The Ukrainian-born Demjanjuk has lived in the US since 1952. He was sentenced to death in Israel in the 1980s, but was later acquitted and returned to the US.

Denial

Demjanjuk is accused of taking part in the deaths of at least 29,000 Jews when he was a guard at the Sobibor Nazi concentration camp in occupied Poland from March to September 1943, the German prosecutor said in a statement.

"There has never been any credible evidence of [Demjanjuk's] personal involvement in even one murder"

John Demjanjuk Jr,
son of the accused

He denies any involvement in the crimes, saying he was a prisoner of war rather than a guard.

In a statement, John Demjanjuk Jr, Demjanjuk's son, said that his father is suffering from a blood disorder and acute kidney failure, and is not fit for international travel.

"Whatever the Germans decide to do, we will continue to fight for justice in this sad case as there has never been any credible evidence of his personal involvement in even one murder, let alone thousands,'' Demjanjuk Jr said.

"He has never hurt anyone before, during or after the war. He is a good person as his family, grandchildren, friends and neighbours have always maintained."

'Ivan the Terrible'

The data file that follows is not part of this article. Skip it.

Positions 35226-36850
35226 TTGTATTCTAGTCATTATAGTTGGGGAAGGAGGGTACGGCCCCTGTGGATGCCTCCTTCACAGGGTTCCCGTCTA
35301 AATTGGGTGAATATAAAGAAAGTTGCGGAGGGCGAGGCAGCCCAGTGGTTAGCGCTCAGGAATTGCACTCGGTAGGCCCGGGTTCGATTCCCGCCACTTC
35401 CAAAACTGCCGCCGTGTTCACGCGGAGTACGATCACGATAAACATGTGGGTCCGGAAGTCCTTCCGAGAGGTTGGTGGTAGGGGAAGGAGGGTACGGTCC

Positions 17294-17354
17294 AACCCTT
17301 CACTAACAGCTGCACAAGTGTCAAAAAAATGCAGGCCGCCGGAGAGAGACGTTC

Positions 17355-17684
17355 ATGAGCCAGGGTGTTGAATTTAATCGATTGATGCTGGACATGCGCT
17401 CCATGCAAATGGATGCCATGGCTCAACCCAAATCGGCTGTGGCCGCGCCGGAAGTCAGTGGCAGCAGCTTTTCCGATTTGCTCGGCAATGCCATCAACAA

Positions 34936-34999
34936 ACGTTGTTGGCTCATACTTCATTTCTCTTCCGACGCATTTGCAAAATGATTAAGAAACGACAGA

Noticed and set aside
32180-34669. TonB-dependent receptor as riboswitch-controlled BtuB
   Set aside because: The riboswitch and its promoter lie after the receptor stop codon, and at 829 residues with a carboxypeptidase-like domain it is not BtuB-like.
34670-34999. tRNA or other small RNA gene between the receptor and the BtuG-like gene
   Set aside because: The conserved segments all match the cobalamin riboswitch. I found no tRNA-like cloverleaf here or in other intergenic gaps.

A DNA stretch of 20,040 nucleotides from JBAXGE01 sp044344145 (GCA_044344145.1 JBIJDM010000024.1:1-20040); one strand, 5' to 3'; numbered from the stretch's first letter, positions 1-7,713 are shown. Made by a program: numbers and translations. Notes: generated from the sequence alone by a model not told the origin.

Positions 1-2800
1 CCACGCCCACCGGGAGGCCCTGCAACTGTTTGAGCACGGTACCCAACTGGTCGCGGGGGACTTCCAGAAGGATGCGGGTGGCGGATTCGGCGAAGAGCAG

Demjanjuk migrated to the US in 1952. In 1986, he was extradited from the US to Israel and sentenced to death for war crimes in 1988, after being identified by former inmates from the Treblinka death camp as "Ivan the Terrible" - a prison guard at the camp.

But the Israeli supreme court overturned his conviction, and he was released in August 1993 when new evidence emerged suggesting he was not the guard.

Statements by former guards assembled by the Soviet KGB identified another man, Ivan Marchenko, as being "Ivan the Terrible".

He then returned to Cleveland, Ohio, but new evidence emerged that Demjanjuk had worked as a guard at several Nazi death camps.

His US citizenship was revoked in April 2004 on the grounds that he lied on his immigration application about working for the Nazis.

House arrest

He has lived under near house arrest since his return and has faced other investigations in the US.

Last year, the retired Ohio car worker lost his legal battle to remain in the US, when the supreme court rejected his appeal against deportation.

He remained in the US, however, while authorities tried to decide where he should be sent.

Efraim Zuroff, director of the Simon Wiesenthal Centre in Jerusalem, said: "My reaction is one of great joy and satisfaction and a sense that we are hopefully on the way to seeing justice being achieved in this very difficult and complex case."